The sun is the greatest threat to our skin’s health and youth.
While time causes chronological aging, the sun causes “photo-aging” which attributes to sunspots, collagen loss, and uneven skin texture. There are two types of ultraviolet light, Ultraviolet B rays, and Ultraviolet A rays; both increase your chance of sun damage and skin cancer. UVB rays typically cause sunburn and UVA rays, with their longer wavelength, penetrate deeper into the skin and are responsible for much of the damage associated with photo-aging. Below we have helped clear up a few of the most common sunscreen myths and gathered tips on how to better protect your skin.
No.1 “I can skip it.”
The answer is always NO. Sunscreen is not just for those who spend all their time in the sun. There are six skin types everyone falls into according to the FDA and the American Academy of Dermatology. And yes, you guessed it, there is no such thing as a skin type that doesn’t need to protect their skin.
Type 1: You burn easily, never tan, and have red hair and freckles.
Type 2: You burn easily but can get a minimal tan. You have fair skin and hair, and blue eyes.
Type 3: You sometimes burn but can get a light tan. You are dark-haired and probably Caucasian or Asian.
Type 4: You burn minimally and tan to a moderate brown. You are probably Caucasian of Mediterranean descent, or of African, Asian, Hispanic, Indian or Middle Eastern ancestry.
Type 5: You rarely burn, and you tan well. You are probably of Middle Eastern, Asian, Hispanic, Indian or African descent.
Type 6: You never burn. You are probably of African descent, with deep skin pigmentation.
No.2 “I don’t need to wear sunscreen when it’s cloudy outside.”
There is no such thing as a sunless day. Even though we may not see the sun on a cloudy day that does not mean it’s not there. Those Ultraviolet A rays we mentioned are powerful enough to reach through the clouds as well as smog and glass to work their damage!
No.3 “I don’t need to reapply throughout the day.”
Sunscreen goes away with time and should be reapplied every two to four hours depending on how long you are out in the sun. “My moisturizer and my makeup have sunscreen so I don’t need to apply more” is another common statement when it comes to sunscreen myths. It’s wonderful that many companies understand how important sun protection is and are incorporating SPF into their products but this does not mean you don’t need to reapply SPF as the day goes on. Luckily sunblock comes in many different forms such as lotions, sprays, and sticks. Spray sunscreen is a great way to reapply on top of your makeup without messing up your look!
EXPERT TIP – Don’t be stingy!
Make sure you are applying enough sunscreen. Many doctors suggest filling a shot glass or something similar in size with sunblock. This should be enough to cover your entire body and ensures you are getting the proper protection.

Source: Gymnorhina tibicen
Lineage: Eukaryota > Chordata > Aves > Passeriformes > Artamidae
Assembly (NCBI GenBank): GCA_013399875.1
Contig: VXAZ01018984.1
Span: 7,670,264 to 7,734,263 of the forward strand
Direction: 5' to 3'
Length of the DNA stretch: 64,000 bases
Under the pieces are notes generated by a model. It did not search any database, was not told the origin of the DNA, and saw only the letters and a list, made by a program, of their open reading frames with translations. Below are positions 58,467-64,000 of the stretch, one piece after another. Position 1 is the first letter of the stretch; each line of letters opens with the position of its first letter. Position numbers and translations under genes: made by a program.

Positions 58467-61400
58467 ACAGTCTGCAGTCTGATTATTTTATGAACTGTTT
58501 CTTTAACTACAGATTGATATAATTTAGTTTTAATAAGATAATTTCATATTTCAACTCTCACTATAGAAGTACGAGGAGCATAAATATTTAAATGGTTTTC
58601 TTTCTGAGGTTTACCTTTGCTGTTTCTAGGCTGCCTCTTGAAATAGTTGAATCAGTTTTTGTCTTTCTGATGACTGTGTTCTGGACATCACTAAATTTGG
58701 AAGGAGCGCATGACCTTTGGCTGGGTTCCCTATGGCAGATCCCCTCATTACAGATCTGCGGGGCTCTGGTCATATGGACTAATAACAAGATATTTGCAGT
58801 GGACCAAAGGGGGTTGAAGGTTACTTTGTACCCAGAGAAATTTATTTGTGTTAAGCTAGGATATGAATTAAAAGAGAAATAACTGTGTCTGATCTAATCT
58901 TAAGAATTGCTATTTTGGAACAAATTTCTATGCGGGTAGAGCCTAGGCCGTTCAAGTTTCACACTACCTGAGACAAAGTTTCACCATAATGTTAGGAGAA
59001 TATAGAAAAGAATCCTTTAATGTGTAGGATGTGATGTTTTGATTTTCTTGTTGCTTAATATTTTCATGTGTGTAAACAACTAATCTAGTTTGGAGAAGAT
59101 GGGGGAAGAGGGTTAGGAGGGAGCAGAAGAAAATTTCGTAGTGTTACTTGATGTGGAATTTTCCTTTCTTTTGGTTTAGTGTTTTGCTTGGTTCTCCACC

No.4 “I only need to put sunscreen on my face.”
Where should you put sunscreen? Answer: Everywhere the sun touches! The backs of the hands tend to be overlooked the most when it comes to applying SPF and are a dead giveaway for years of unprotected sun exposure. Other commonly missed areas are the ears, back of the neck, scalp, and lips. Protecting your face is a great step towards preventing sun damage and skin cancer but skipping the rest of your body still leaves you vulnerable.
No.5 “I need the sun to get enough Vitamin D.”
False. Your body actually needs a lot less time in the sun to reach adequate levels of Vitamin D than you might think. After about 15 minutes of sun exposure, even with sunscreen on, the body’s system overloads and stops producing Vitamin D. People often think being tan is an indicator of healthy levels of Vitamin D. In all actuality many individuals with tanned skin are surprisingly still Vitamin D deficient! The best and most healthy way for your body to get enough Vitamin D is from a proper diet, natural supplements, and limited sun exposure.
No.6 “All sunscreens are the same.”
Not all sunscreens are created equal and some may even have dangerous side effects. Some SPF products include harmful chemicals that can lead to more damage than just a sunburn. For baby’s and children, it is best to keep them out of the sun or cover them up with protective clothing when spending time outside. Their skin is extremely sensitive and certain products, especially “chemical” sunscreens, can have the reverse effect and may cause chemical burns. It is very important to read the ingredients list and be aware of exactly what you are getting in your sunblock. There are generally two types of sunscreens to choose from, “chemical” and “mineral”. Chemical sunscreens penetrate the skin and may disrupt your hormone system. They often contain a certain type of Vitamin A which can actually increase the development of skin tumors and lesions. Mineral sunscreens are made with the active ingredients of zinc oxide or titanium dioxide. These nanoparticles fully absorb into the skin and create a protective barrier against the sun’s harsh rays. Even though mineral sunscreens are said to cause less irritation, especially for those with sensitive skin, it’s still important to do a test patch before applying to your entire face and body.
What The Experts Suggest
There is no perfect sunscreen out there. The most effective and sure way to protect your skin is to stay out of the sun or wear protective clothing. We know this is not always possible so be mindful of the sunscreen you are purchasing and make sure to protect your skin EVERY DAY!
Stay Smart, Stay Green, and Stay Beautiful Out There!